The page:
A female doctor

We all worry about our health as we get older. But by undergoing routine health checks, which take just minutes to perform, you can spot any problems in the early stages when they are easier to treat.

Ceri Roberts looks at 7 key routine tests below - covering what they involve, how often you should get checked, and why each test is important:

1. Bowel cancer screening

Bowel cancer screening doesn’t diagnose cancer, but it can detect potential problems even when people have no symptoms.

What’s involved?

The testing kit, called a Faecal Occult Blood Test (FOBt), is sent through the post and requires participants to collect stool samples on a special card, which is then sent to a laboratory for analysis.

Why is the test important?

Bowel cancer is the third most common cancer in the UK after breast and lung cancer, and nearly 40,000 people were diagnosed with the condition in 2008. Although it can develop in younger people, 8 out of 10 people who get cancer of the bowel are over the age of 60, and men are at greater risk than women.

How often should we get checked?

Screening is offered every 2 years to all men and women aged 60 to 69. And the screening programme has now been extended to include those aged 70-74. Screening invitations for people aged 70-74 should be sent out by the end of 2014.

People over 70 can also request a screening kit by calling the freephone helpline 0800 707 6060.

What happens next?

The test looks for traces of blood; if there is any sign of this, participants will be asked to carry out the test again. This doesn’t mean that you have bowel cancer, but you may need a bowel examination called a colonoscopy to rule out this possibility. Only around 2% of people will have an abnormal result, and will need follow-up tests.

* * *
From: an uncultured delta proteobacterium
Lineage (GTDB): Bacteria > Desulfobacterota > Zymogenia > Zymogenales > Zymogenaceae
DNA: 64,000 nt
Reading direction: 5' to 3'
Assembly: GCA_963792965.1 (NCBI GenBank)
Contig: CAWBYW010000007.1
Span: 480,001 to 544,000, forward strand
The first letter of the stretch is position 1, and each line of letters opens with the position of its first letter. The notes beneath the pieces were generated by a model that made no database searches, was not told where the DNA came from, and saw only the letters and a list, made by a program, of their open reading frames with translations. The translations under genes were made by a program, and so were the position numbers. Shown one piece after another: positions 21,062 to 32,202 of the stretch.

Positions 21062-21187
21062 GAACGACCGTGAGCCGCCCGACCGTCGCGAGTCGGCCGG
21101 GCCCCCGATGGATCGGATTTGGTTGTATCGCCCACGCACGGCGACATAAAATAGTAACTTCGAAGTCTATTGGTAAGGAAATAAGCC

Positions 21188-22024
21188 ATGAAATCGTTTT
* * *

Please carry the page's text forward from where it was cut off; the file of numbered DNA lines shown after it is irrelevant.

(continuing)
2. Cervical screening

Cervical screening is a method of preventing cancer by detecting abnormalities which, if left untreated, could lead to cancer in a woman’s cervix.

What’s involved?

A doctor or nurse inserts an instrument called a speculum to open the woman’s vagina and uses a spatula to sweep around the cervix. Most women say it’s not painful, just slightly uncomfortable.

Why is the test important?

Cervical cancer is the eleventh most common cancer in women, and accounts for around 2% of all female cancers. Early detection and treatment can prevent up to 75 per cent of cancers developing.

How often should we get checked?

All women aged 25-64 are eligible for a free cervical screening test every 3-5 years. Women over 65 are not usually invited for screening unless they have had an abnormal result in any of their three most recent tests.

What happens next?

You should receive the result of your test within six weeks. 9 out of 10 screening results are normal, but some women receive an abnormal result which requires further investigation and treatment. It’s extremely rare for cervical cancer to be diagnosed as a result of a smear test, and most abnormalities disappear on their own or are dealt with on an out-patient basis.